By Madeline Holcombe, CNN
(CNN) — The US Food and Drug Administration has finalized guidance on the maximum amount of inorganic arsenic that can be in apple juice.
The announcement that came Thursday reconfirmed the level at 10 parts per billion that the agency first proposed in 2013. The goal of the guidance is to reduce the exposure of babies and young children to environmental contaminants through food, the FDA said.
Arsenic naturally occurs in the environment. The element combines with other materials to create one of two forms: organic and inorganic, according to the US Centers for Disease Control and Prevention.
Organic arsenic compounds mainly appear in fish and shellfish. Exposure to this form of arsenic is not known to be harmful to humans, the CDC said. Inorganic compounds are found in soil, sediments and groundwater and were previously used for pest control and paint color.
The limit is not a requirement for manufacturers. The agency will continue to test samples for arsenic, and if samples continue to show higher levels, the FDA will consider the limit “in addition to other factors” when deciding whether to take action against a company.
But the FDA said it hopes to encourage manufacturers to continue lowering arsenic amounts.
Recently, some apple juice samples have tested below 3 ppb and 5 ppb, but some continue to remain above 10 ppb.
“Therefore, we are finalizing an action level of 10 ppb because we consider this level achievable with the use of good manufacturing practices,” the FDA added.
This is not the final say, however.
“As lower arsenic levels are more protective of public health, we expect to revisit this action level as part of the FDA’s Closer to Zero action plan,” the FDA said.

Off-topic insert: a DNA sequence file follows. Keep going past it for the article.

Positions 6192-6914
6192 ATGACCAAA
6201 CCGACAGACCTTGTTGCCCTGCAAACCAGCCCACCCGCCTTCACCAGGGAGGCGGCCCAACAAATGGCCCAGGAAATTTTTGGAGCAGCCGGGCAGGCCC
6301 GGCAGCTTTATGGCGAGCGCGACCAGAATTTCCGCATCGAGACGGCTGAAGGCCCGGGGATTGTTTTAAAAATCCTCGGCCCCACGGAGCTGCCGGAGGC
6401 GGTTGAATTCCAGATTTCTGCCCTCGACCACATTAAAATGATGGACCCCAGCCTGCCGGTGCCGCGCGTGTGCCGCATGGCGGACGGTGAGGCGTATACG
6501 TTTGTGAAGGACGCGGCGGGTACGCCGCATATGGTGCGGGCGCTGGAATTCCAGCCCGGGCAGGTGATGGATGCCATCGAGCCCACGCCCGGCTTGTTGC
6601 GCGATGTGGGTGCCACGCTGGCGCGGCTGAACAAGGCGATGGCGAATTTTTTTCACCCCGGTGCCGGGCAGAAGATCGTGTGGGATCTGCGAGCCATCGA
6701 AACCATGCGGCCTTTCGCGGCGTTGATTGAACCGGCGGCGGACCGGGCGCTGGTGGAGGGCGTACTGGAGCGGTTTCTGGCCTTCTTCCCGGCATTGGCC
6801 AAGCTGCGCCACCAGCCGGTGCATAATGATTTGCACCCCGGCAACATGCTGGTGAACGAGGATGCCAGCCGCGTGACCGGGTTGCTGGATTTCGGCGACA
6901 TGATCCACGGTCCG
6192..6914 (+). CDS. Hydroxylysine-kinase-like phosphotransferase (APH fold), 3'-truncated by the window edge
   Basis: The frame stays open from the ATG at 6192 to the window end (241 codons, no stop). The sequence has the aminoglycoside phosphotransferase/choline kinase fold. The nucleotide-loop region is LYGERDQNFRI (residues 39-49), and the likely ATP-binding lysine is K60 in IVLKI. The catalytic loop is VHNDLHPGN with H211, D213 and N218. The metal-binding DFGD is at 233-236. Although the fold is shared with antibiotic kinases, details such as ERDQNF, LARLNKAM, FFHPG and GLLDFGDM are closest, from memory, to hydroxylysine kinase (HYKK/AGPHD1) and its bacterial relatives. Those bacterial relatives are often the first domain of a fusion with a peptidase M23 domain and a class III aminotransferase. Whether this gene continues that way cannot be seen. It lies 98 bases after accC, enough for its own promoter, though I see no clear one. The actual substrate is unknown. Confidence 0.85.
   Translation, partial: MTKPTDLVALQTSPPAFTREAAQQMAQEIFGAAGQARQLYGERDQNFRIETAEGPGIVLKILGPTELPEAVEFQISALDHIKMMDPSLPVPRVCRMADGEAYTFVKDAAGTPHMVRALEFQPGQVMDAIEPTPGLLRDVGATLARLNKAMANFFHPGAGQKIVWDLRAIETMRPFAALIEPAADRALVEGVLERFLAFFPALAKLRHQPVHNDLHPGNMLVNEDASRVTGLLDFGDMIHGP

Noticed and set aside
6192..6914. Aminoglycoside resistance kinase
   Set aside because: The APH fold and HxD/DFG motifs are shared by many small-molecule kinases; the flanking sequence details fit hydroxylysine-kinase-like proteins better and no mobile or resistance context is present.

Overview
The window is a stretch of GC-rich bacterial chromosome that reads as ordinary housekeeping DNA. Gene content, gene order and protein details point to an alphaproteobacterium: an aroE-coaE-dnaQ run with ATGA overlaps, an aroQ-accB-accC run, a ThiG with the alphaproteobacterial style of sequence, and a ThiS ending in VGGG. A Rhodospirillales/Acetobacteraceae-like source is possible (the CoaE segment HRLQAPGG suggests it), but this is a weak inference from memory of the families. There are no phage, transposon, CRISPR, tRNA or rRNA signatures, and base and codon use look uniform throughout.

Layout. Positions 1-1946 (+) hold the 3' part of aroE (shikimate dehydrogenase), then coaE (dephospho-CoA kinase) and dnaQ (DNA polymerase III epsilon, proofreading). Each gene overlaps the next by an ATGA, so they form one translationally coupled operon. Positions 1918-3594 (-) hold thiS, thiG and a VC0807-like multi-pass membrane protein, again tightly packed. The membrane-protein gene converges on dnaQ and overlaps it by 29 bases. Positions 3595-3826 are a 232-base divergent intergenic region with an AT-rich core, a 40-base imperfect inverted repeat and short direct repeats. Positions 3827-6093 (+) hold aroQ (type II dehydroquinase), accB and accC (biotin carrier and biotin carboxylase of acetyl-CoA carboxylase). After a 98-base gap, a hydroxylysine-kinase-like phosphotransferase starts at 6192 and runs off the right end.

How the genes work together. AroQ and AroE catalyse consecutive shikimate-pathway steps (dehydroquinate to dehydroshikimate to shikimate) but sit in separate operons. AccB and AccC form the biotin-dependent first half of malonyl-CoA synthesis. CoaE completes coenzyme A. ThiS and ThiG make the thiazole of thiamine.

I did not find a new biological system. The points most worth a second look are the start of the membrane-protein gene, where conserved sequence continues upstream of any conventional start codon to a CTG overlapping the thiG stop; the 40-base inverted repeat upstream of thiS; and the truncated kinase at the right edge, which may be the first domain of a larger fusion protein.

Is it low enough?
Consumer Reports contends that the announcement will have little actual impact on public health — especially as many manufacturers already meet the level of 10 ppb or less.
A 2018 Consumer Reports test of 45 popular fruit juices showed that nearly half contained elevated levels of cadmium, inorganic arsenic and/or lead, according to a statement from the nonprofit.
“All but one of the juices in CR’s tests had inorganic arsenic levels below the FDA’s 10 ppb limit, and 58 percent had levels below CR’s recommended cutoff of 3 ppb,” an emailed statement from Consumer Reports noted.
The current science shows that the limit of arsenic in apple juice should be below 10 ppb and that the number should instead be set at 3 ppb, Brian Ronholm, director of food policy for Consumer Reports, said in the email release.
And the problem extends beyond apple juice, Ronholm said.
The good news is that Consumer Reports’ tests also found that it is possible for manufacturers to reduce the arsenic in their juices drastically, he added.
Although he argues the agency is not doing enough, Ronholm does support the FDA setting limits on arsenic levels — especially when it comes to baby food and juices.
“It is encouraging that the FDA has recently undertaken a renewed focus on addressing food chemicals and heavy metals,” he said. “Hopefully, the FDA will continue to focus on these issues and monitor and take action if they find troubling levels of inorganic arsenic in apple juice.”
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